Terrorized by the very real risk of denunciation and ostracism if they dispute the regnant racial orthodoxy, whites internalize this politically correct fear. As is often the case when fear is hidden in the heart, however, they seek to resolve the inevitable cognitive dissonance by projecting their inner angst onto scapegoats.

Whited Sepulchres
In recent years I've noticed that those who most relentlessly charge others with racism are white people who, by pointing the accusing finger, seek to make a public display of their own colorblind virtue:
Not only am I not a racist, but I am such an enlightened and courageous crusader against racism as to be able to detect the hidden hate of my fellow whites and to expose and fearlessly denounce it. Admire me!
To these self-righteous hypocrites, we may be tempted to reply with the two most famous words of Rahm Emanuel (hint: the second word is "you"), but instead we should remind them what Jesus said of their predecessors:
Woe unto you, scribes and Pharisees, hypocrites! for ye are like unto whited sepulchres, which indeed appear beautiful outward, but are within full of dead men's bones, and of all uncleanness. Even so ye also outwardly appear righteous unto men, but within ye are full of hypocrisy and iniquity.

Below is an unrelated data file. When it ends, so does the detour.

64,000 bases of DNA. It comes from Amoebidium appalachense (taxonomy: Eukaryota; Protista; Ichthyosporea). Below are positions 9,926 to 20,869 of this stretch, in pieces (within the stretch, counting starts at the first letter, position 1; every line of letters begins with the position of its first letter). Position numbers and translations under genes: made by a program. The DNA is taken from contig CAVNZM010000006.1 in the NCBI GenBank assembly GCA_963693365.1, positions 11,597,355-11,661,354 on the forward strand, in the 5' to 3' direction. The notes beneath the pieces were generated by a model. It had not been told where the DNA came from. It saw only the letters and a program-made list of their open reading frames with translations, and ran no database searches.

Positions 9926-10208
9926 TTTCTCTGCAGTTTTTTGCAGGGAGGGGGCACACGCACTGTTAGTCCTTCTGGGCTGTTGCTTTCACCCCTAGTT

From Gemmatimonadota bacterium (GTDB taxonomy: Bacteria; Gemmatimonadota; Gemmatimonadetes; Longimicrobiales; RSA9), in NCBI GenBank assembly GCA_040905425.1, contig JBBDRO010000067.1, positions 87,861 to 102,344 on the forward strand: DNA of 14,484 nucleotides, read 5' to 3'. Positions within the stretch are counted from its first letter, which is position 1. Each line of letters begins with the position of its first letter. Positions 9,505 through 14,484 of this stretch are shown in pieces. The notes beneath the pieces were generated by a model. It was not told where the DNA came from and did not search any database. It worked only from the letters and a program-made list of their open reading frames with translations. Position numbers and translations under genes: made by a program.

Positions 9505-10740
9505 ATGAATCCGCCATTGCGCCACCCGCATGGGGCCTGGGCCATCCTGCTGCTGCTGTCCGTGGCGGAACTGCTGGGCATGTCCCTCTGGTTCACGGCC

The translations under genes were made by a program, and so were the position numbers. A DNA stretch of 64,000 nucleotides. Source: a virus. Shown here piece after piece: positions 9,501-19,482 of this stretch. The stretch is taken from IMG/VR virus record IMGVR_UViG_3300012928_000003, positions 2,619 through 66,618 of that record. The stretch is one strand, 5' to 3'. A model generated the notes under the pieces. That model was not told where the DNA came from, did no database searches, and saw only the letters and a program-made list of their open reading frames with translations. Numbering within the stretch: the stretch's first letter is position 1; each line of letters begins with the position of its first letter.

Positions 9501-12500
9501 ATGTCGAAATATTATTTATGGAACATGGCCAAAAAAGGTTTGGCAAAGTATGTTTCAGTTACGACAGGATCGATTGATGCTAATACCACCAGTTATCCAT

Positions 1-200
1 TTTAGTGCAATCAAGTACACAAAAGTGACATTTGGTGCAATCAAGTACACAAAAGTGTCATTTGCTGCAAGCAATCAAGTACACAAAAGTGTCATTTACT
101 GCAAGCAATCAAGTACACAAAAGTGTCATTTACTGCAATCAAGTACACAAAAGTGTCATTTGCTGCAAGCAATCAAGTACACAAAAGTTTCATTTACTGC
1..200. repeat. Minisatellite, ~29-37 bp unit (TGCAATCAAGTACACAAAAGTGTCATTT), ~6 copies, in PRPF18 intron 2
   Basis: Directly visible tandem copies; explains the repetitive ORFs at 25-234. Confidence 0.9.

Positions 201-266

"Whited sepulchres," indeed. They tithe the mint and cumin of racial self-righteousness, and when they make a proselyte, he is "twofold more the child of hell." (Sharmuta and Killgore Trout come to mind here.) They react with predictable fury toward anyone who calls them out for their pharisaical fraudulence, as the ugly reality of their dishonest hypocrisy contradicts the virtuous reputation they covet.
Professing themselves to be wise, they became fools
Read the whole thing, as the bloggers say. And then please read the rest of my American Spectator column about Rhett Butler, who knew how to make the most of a bad reputation.

Speaking of making the most of such things, I once more wish to thank readers who have already hit the tip jar to help send me to Pasadena for Alabama's Jan. 7 national championship game. (Howdy, Texas A&M fans. Go Aggies!) Remember, we need to average $70 a day for the next three weeks to do this, so that perhaps I can pay chivalrous respect to Baldilocks (and also Little Miss Attila) in person.